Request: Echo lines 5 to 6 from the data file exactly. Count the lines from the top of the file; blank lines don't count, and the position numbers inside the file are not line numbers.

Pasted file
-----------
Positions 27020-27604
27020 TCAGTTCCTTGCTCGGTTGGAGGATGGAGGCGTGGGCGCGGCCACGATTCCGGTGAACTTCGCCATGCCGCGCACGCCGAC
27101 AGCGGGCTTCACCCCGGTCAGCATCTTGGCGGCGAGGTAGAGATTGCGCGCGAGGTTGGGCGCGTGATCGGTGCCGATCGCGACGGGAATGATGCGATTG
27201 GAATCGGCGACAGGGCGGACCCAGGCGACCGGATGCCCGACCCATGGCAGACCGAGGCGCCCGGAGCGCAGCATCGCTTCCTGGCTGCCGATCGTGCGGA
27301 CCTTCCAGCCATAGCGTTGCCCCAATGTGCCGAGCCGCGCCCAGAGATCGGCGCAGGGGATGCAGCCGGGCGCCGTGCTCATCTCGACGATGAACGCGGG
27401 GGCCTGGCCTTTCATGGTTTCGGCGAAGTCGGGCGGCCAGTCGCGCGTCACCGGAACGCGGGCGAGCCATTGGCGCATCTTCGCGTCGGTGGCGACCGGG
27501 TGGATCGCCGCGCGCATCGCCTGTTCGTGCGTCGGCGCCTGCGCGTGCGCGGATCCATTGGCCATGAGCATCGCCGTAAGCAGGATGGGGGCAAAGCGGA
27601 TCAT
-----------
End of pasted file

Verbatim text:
27301 CCTTCCAGCCATAGCGTTGCCCCAATGTGCCGAGCCGCGCCCAGAGATCGGCGCAGGGGATGCAGCCGGGCGCCGTGCTCATCTCGACGATGAACGCGGG
27401 GGCCTGGCCTTTCATGGTTTCGGCGAAGTCGGGCGGCCAGTCGCGCGTCACCGGAACGCGGGCGAGCCATTGGCGCATCTTCGCGTCGGTGGCGACCGGG